The 1962 Constitution stood abrogated when Ayub Khan stepped down in the face of a mass movement against his regime in March 1969. The Yahya Khan military regime decided that general elections, to be held in the later part of 1970, would empower the national assembly to frame a new Constitution for Pakistan within a period of 120 days. The Awami League, which had obtained a clear majority in the elections, set about drafting a Constitution on the basis of its Six Point programme. In the event, the repudiation of the election results by the regime led to an armed struggle by Bengalis for freedom, which resulted in the emergence of Bangladesh in late 1971.
Pakistan’s third Constitution was framed and adopted during the period of the Z.A. Bhutto government in August 1973, a year and a half after the country’s military defeat in Bangladesh.
The Bangladesh Constitution
Within months of Liberation, in April 1972, Bangabandhu directed the formation of a parliamentary committee tasked with the drafting of the Constitution. Headed by Dr. Kamal Hossain, the Law Minister, the committee comprised Syed Nazrul Islam, Tajuddin Ahmad, Khondokar Moshtaq Ahmed, A.H.M. Kamruzzaman, Abdur Rahim, Abdur Rouf, Lutfor Rahman, Abdul Momin Talukdar, Abu Sayeed, Mohammad Baitullah, Barrister Amir-ul-Islam, Badal Rashid, Asaduzzaman Khan, Mosharraf Hossain Akhand, Abdul Momin, Shamsuddin Mollah, Abdur Rahman, A. Rahman, Fakir Shahabuddin Ahmed, Abdul Mostakim Chowdhury, Khorshed Alam, Sirajul Haq, Dewan Abul Abbas, Hafez Habibur Rahman, Abdur Rashid, Suranjit Sengupta, Nurul Islam Chowdhury, Mohammad Khaled, Razia Bano and Khitish Chandra Mondol.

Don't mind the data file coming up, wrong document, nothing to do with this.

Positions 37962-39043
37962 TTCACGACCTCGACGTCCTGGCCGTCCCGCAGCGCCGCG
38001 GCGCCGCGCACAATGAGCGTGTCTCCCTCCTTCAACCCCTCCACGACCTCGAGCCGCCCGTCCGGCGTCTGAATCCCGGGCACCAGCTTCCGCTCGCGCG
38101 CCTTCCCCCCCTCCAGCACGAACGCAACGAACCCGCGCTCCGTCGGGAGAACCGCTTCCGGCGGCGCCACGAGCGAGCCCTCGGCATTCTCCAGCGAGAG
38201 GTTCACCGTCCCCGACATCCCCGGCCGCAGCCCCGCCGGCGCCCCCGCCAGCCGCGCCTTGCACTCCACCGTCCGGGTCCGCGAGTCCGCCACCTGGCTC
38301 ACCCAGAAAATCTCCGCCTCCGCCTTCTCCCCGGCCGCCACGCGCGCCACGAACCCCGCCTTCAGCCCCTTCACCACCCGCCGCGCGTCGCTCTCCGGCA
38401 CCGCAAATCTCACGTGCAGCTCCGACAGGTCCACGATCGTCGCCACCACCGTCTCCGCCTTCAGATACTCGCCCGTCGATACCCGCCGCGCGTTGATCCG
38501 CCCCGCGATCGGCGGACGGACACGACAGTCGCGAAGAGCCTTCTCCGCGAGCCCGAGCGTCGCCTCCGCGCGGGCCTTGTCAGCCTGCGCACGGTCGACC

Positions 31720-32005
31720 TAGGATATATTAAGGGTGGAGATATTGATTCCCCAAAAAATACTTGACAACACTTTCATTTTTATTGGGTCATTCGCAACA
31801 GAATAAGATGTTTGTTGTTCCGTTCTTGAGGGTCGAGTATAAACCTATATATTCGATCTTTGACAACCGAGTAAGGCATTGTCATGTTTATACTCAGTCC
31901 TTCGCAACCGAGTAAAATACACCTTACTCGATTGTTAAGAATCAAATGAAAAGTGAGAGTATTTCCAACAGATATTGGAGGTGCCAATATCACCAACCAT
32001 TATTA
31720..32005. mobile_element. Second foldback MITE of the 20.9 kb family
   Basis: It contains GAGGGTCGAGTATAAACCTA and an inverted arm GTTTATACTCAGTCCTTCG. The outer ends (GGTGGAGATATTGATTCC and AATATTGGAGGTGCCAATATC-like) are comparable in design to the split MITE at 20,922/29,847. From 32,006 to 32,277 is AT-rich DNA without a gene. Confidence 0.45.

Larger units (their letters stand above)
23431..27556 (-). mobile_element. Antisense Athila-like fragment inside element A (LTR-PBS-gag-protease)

It is now important to note some very significant reasons why Bangladesh should be going back to the Constitution as it was drafted, deliberated upon and adopted in 1972. It matters little what its detractors happen to be saying about it. There are some who think that Bangladesh will never go back to 1972. You tend to wonder why they should be saying that. Such men have always been vociferous defenders of the infamous Fifth Amendment, a piece of paper that will always be remembered for all the notoriety it brought into Bangladesh’s politics between August 1975 and April 1979 and even beyond that. When you place that amendment in juxtaposition to the 1972 Constitution, you know what your preference ought to be.